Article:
Crypto.com says operating in-house trading team, market maker not ‘controversial’
Crypto.com said it does not count its trading desk as a source of revenue while its market maker receives no undue advantage.
Crypto.com has an internal trading team and operates as a market maker on its platform, highlighting a potential conflict of interest, reported the Financial Times.
Market makers provide liquidity, ensuring users can buy and sell quickly at prevailing market prices. The function reduces the risk of price fluctuation and enables efficient trading.
Earlier this month, Securities and Exchange Commission chair Gary Gensler criticized crypto exchanges for often commingling functions. He said, “In traditional finance, we don’t see the New York Stock Exchange also operating a hedge fund, making markets.”
Crypto.com defended its position by saying in-house market making is “not a controversial practice.”
Conflict of interest
Exchanges protect their customers’ interests, while trading teams aim to earn profit. If an exchange has its own market maker and traders, there is a risk that it may prioritize its interests over those of other parties.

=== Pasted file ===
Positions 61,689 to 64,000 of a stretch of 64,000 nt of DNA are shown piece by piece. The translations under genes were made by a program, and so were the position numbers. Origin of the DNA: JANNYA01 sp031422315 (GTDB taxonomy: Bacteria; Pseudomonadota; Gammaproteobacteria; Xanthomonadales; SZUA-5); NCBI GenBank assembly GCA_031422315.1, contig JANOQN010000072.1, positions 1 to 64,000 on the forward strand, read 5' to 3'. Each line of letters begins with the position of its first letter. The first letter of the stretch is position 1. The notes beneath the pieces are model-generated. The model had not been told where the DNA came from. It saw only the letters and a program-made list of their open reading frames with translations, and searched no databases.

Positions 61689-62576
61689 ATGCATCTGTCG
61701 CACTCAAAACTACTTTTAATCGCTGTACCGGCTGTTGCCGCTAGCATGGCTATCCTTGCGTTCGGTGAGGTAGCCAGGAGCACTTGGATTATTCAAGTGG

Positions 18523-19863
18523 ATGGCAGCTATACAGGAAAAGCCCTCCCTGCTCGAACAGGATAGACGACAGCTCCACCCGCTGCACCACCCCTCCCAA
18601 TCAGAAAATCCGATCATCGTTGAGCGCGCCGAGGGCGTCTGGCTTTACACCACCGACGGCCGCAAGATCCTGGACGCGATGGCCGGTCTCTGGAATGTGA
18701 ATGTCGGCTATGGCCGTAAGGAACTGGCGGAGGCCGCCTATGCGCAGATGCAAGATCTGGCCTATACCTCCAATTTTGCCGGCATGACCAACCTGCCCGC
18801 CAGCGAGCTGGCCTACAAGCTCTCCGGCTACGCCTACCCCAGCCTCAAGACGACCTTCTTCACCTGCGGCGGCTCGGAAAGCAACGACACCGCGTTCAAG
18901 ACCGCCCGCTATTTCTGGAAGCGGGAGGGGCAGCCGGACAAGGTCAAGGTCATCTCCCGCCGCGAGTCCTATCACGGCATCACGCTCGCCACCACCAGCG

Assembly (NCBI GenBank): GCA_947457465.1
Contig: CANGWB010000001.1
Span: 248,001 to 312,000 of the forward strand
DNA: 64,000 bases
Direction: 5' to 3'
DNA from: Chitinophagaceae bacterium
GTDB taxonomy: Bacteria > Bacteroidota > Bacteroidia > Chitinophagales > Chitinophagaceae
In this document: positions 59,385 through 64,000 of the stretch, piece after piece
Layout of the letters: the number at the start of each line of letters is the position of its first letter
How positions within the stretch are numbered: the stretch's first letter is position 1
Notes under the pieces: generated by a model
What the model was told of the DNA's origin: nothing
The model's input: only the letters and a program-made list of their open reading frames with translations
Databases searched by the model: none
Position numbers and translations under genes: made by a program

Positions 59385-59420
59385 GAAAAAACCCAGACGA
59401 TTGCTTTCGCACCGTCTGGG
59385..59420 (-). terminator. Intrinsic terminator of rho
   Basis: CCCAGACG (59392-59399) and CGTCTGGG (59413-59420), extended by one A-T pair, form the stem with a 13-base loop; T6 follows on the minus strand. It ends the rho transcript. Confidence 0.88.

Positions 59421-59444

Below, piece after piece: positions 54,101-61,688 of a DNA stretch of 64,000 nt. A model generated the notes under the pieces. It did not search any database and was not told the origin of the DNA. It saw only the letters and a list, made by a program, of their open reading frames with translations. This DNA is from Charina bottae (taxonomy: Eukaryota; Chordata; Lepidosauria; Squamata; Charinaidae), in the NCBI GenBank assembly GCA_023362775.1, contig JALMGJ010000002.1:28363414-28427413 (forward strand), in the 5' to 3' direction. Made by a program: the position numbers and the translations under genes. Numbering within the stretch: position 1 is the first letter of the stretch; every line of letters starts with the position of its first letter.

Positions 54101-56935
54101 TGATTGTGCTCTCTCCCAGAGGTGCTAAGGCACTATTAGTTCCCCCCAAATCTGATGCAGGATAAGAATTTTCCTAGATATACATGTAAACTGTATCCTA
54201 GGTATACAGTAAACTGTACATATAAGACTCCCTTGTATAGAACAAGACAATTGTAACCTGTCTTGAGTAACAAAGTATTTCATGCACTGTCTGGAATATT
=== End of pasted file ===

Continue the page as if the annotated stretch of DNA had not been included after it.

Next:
For example, user orders could be executed at less favorable prices than the exchange’s trading desk. In addition, exchanges have access to market data, including order flow and trading volumes, which could be used to give an unfair advantage over other traders.
More importantly, with control over the trading platform and their trading desk, exchanges may be able to manipulate the market, including artificially inflating trading volumes and creating misleading market trends.
Crypto.com says there’s nothing to worry about
Crypto.com told the FT that its internal market maker is treated “exactly the same” as third-party market makers on the exchange.
Regarding its trading team, the firm said its traders hedge their positions on different platforms to ensure Crypto.com remains “risk neutral” – adding that it does not rely on its trading desk as a significant source of revenue, which mostly comes from its retail trading app.
Unnamed sources cited by the FT alleged that Crypto.com’s trading desk primarily aims to generate money, not to facilitate an exchange, and that it had asked employees to deny the existence of an internal trading team and in-house market maker operations.
Crypto.com said it had not requested staff to lie to other market participants.
Due to the hostile U.S. regulatory landscape, the firm is set to close its institutional exchange in the country this week.